I was woefully undermothered as a child. My mother was woefully undermothered as a child. My mother’s mother was woefully undermothered as a child. These wounds run deep. When I had a daughter I went into hyper-mother mode as proof that I was OK.
I wasn’t OK.
I was drawing from a dry well and, due to general low self-esteem and an isolating relationship with my children’s father, I had no support system to draw from. No circle of wise women who wanted me and my children to thrive. I didn’t know what thriving looked like or how to achieve it. What I did find was the Internet and a global circle of women who were starting to name their mutual wounds; shame, guilt, abuse, neglect. I found great relief in the initial high of realizing that I wasn’t crazy or alone, followed by the inevitable heartache felt when I looked at the new, darker rabbit hole of understanding that our childhood horrors are somehow normal.
We bonded through our births, through deaths, through diapers and holidays. I lived on a couple of groups and I started a couple of groups. I had a very enjoyable Yahoo Group called Empowered Childbirth that taught me how to support women as they make their own choices. I thought I knew a lot about mothering. I didn’t. I still don’t.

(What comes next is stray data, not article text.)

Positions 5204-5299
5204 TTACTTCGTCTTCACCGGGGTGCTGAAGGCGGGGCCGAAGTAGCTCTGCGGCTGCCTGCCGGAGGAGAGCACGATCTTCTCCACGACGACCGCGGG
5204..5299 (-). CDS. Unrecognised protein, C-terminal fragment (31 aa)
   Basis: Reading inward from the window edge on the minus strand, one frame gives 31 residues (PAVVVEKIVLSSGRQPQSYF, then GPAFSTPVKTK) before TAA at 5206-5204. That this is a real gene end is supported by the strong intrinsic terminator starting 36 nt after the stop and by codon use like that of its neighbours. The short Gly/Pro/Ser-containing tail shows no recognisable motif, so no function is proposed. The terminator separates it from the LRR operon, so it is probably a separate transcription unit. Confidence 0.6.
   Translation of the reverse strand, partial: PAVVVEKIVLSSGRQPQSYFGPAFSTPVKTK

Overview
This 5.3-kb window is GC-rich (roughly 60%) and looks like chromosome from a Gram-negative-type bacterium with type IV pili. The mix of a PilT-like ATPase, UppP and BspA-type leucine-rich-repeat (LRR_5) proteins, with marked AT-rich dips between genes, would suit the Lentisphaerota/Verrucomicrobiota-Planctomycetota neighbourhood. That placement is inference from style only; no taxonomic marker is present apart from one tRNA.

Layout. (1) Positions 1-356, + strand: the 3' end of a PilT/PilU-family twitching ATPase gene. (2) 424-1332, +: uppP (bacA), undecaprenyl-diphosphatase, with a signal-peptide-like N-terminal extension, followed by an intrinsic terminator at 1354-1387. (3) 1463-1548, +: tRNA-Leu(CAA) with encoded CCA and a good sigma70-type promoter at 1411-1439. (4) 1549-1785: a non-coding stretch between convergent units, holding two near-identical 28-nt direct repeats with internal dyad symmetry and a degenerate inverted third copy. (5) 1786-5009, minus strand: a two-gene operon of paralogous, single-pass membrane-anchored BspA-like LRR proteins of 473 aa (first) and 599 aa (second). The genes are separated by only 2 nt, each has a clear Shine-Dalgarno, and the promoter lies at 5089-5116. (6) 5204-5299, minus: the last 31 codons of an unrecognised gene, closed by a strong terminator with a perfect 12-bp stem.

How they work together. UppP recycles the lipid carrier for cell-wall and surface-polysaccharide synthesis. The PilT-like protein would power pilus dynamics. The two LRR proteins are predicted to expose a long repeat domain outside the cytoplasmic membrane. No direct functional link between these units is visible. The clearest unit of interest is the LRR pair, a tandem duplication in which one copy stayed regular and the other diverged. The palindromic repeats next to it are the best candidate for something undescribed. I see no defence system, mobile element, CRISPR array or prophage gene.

As an unmothered mother, I felt trapped with children that brought out both the best and the worst in me. Any admission that I couldn’t care for three children and myself and my husband sent me into turbo-shame cycles because I was behaving in the worst possible way, I was “acting like my mother”.
Back and forth between love and shame, despair and joy.
I didn’t know how to hold my teenager and tell her that everything was going to be all right.
I didn’t know how to teach my boys to communicate their feelings and needs instead of calling each other names and blaming each other for everything wrong in the world.
I didn’t know how to appreciate and compliment my children because no one had ever really complimented me.
It’s taken me a long time to recognize my personal mother wound and claim my experience as an undermothered daughter. My own daughter will never recognize hers. My biggest regret in life is undermothering my daughter who took her own life at the age of 23. Few things in life prepare you for the impact of realizing that you missed all of your child’s cries for help. It rocks the very foundation of our identity as parents, but especially mothers.
So my world is shattered, my support is nonexistent, my surviving children are still suffering from a lifetime of neglect and undermothering. What can I do?
I’m calling it Dynamic Remothering, but Ben thinks that term is dumb. It’s intensive emotional mothering therapy. I’m slowly unlocking the mother within me by mothering myself as if I were the Divine Mother herself (which, technically we all are, depending on your perspective). It’s tedious and challenging but it’s absolutely worth it.